Driving Under the Influence
"It Begins With You!!"
A safety message from the Tallahassee Police Department - Every single injury and death caused by drunk driving is totally preventable. Unfortunately, drunk drivers cause over twenty percent of all traffic fatalities in the United State each year. Thus, drunk driving remains a serious national problem that tragically affects thousands of victims annually.
Occurrence and Consequences
It's easy to forget that dry statistics represent real people and real lives. In 2004, 7 traffic homicide investigations were conducted by the Tallahassee Police Department (1 alcohol related). In 2005, we conducted an astounding 23 traffic homicide investigations (8 were alcohol related). In 2006, the number dropped significantly to 8 (2 were alcohol related). Although these numbers suggest a decline, it is important to note that:
- Alcohol-related motor vehicle crashes kill someone every 31 minutes and non-fatally injure someone every two minutes (NHTSA 2006).
- During 2005, 16,885 people in the U.S. died in alcohol-related motor vehicle crashes, representing 39% of all traffic-related deaths (NHTSA 2006).
In 2005, nearly 1.4 million drivers were arrested for driving under the influence of alcohol or narcotics (Department of Justice 2005). That's less than one percent of the 159 million self-reported episodes of alcohol–impaired driving among U.S. adults each year (Quinlan et al. 2005).
Drugs other than alcohol (e.g., marijuana and cocaine) are involved in about 18% of motor vehicle driver deaths. These other drugs are generally used in combination with alcohol (Jones et al. 2003).
More than half of the 414 child passengers' ages 14 and younger that died in alcohol-related crashes during 2005 were riding with the drinking driver (NHTSA 2006).
- In 2005, 48 children age 14 years and younger who were killed as pedestrians or peda-cyclists were struck by impaired drivers (NHTSA 2006).
Cost: Each year, alcohol-related crashes in the United States cost about $51 billion (Blincoe et al. 2002).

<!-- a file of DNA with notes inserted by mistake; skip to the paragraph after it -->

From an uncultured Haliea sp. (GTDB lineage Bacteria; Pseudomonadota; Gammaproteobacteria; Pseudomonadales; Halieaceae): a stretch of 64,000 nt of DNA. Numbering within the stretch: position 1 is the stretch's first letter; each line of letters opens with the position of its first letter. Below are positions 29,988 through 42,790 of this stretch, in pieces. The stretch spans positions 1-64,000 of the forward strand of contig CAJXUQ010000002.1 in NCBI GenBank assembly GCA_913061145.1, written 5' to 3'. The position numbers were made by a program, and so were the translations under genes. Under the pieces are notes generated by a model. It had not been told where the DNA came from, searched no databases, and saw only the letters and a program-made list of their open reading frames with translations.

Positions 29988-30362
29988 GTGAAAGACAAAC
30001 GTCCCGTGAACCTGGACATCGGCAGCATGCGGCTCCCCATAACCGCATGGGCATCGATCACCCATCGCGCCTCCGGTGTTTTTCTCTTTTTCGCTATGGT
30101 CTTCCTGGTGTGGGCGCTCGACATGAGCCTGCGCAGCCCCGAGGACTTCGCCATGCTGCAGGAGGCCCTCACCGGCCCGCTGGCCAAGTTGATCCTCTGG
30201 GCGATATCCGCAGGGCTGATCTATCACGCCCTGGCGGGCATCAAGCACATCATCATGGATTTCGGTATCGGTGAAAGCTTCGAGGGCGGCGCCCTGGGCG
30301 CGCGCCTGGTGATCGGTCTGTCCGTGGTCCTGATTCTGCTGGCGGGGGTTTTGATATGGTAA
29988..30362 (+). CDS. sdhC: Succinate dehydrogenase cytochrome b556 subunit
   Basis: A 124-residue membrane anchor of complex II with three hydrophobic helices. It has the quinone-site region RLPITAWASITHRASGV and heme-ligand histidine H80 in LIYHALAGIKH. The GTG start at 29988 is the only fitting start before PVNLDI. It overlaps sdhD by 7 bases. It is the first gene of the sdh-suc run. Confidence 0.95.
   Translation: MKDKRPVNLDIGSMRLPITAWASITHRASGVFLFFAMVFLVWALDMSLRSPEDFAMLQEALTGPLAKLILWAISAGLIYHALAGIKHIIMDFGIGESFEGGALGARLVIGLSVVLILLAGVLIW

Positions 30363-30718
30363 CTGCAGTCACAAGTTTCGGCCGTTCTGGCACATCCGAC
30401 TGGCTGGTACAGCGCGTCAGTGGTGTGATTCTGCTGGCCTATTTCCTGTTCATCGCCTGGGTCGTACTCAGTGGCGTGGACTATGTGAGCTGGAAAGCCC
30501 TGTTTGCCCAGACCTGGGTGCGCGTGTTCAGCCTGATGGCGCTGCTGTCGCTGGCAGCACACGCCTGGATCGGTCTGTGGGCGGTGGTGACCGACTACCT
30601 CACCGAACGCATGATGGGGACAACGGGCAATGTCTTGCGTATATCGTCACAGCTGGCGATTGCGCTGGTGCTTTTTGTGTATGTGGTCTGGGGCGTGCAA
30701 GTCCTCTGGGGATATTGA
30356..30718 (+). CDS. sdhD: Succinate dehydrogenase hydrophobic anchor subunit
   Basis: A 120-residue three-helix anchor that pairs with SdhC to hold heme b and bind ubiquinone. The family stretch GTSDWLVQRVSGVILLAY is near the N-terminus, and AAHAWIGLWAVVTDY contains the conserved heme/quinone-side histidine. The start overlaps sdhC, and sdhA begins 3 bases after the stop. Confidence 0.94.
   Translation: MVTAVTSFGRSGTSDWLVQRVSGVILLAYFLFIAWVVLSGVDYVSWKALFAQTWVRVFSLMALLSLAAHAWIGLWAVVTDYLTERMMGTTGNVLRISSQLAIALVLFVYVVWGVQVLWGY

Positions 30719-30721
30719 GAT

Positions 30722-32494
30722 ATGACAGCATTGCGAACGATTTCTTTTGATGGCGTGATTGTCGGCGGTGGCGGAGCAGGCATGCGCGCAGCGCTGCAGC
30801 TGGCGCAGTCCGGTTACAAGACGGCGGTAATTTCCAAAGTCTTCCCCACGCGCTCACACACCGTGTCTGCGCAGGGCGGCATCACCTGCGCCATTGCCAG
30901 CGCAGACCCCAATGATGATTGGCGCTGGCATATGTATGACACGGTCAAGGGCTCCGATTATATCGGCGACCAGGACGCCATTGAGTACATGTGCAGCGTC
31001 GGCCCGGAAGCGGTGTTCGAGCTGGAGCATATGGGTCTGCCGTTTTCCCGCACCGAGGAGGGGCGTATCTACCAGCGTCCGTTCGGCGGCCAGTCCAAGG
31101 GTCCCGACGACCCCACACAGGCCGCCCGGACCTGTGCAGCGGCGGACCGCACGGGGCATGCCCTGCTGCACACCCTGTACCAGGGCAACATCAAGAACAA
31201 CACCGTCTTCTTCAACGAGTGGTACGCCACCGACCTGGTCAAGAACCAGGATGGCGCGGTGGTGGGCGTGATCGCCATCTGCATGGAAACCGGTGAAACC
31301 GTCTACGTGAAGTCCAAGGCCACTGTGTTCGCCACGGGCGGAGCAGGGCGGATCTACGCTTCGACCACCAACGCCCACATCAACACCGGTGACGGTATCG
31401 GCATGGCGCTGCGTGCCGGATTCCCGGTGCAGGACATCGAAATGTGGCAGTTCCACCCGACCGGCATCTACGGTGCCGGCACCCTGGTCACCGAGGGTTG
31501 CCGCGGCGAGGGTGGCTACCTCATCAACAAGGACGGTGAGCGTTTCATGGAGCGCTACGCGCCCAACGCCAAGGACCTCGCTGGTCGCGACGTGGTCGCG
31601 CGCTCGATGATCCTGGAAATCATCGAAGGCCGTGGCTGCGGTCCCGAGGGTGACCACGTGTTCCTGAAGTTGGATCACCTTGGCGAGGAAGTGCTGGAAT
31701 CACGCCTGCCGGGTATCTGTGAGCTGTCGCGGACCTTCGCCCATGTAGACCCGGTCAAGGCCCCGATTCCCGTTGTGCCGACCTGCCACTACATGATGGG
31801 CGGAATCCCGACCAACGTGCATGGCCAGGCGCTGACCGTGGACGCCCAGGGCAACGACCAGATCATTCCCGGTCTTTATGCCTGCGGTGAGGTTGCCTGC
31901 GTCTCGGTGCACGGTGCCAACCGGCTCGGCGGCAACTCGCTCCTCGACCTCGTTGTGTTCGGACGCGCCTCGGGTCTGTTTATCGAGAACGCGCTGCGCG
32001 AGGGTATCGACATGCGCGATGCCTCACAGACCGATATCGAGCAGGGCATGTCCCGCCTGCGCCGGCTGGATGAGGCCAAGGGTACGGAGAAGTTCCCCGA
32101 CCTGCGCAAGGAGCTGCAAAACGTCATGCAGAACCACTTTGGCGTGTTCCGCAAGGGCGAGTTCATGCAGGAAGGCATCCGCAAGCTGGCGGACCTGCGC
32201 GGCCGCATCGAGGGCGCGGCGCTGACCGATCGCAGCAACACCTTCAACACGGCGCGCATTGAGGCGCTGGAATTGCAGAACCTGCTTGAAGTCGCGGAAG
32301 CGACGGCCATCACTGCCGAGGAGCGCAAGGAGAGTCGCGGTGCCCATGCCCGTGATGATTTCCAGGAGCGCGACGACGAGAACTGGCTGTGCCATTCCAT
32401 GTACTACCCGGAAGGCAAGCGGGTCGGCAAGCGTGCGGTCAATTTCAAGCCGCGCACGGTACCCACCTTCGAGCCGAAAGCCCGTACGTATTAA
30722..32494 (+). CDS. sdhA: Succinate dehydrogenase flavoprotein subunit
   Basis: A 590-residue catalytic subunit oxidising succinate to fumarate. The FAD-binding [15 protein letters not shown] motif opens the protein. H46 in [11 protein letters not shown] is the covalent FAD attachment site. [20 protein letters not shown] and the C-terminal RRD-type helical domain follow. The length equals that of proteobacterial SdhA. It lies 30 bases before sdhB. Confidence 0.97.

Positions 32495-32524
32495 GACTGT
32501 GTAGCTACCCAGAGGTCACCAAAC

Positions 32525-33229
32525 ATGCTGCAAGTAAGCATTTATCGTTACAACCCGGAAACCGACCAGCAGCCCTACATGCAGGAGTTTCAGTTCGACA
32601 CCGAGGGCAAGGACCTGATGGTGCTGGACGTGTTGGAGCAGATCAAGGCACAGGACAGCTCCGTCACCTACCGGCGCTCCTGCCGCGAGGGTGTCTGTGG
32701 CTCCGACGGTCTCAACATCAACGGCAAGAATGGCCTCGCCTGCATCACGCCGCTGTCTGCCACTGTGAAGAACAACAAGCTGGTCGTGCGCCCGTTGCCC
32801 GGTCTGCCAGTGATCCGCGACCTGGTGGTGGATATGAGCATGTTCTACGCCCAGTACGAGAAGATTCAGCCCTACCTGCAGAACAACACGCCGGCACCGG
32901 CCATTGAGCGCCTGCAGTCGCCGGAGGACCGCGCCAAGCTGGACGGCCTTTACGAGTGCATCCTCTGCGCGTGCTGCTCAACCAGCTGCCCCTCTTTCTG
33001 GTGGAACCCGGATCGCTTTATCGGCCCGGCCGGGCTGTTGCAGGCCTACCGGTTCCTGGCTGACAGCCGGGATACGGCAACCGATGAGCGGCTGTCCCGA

Groups at Risk
- Male drivers involved in fatal motor vehicle crashes are almost twice as likely as female drivers to be intoxicated with a blood alcohol concentration (BAC) of 0.08% or greater (NHTSA 2006). It is illegal to drive with a BAC of 0.08% or higher in all 50 states, the District of Columbia and Puerto Rico.
At all levels of blood alcohol concentration, the risk of being involved in a crash is greater for young people than for older people (Zador et al. 2000). In 2005, 16% of all drivers age 16 to 20 who died in motor vehicle crashes had been drinking alcohol (NHTSA 2006).
• Young men ages 18 to 20 (under the legal drinking age) reported driving while impaired more frequently than any other age group (Shults et al. 2002, Quinlan et al. 2005).
- Among motorcycle drivers killed in fatal crashes, 30% have BACs of 0.08% or greater (Paulozzi et al. 2004).
- Nearly half of the alcohol-impaired motorcyclists killed each year are age 40 or older, and motorcyclists ages 40 to 44 years have the highest percentage of fatalities with BACs of 0.08% or greater (Paulozzi et al. 2004).
- Of the 1,946 traffic fatalities among children ages 0 to 14 years in 2005, 21% involved alcohol (NHTSA 2006).
- Among drivers involved in fatal crashes, those with BAC levels of 0.08% or higher were nine times more likely to have a prior conviction for driving while impaired (DWI) than were drivers who had not consumed alcohol (NHTSA 2006).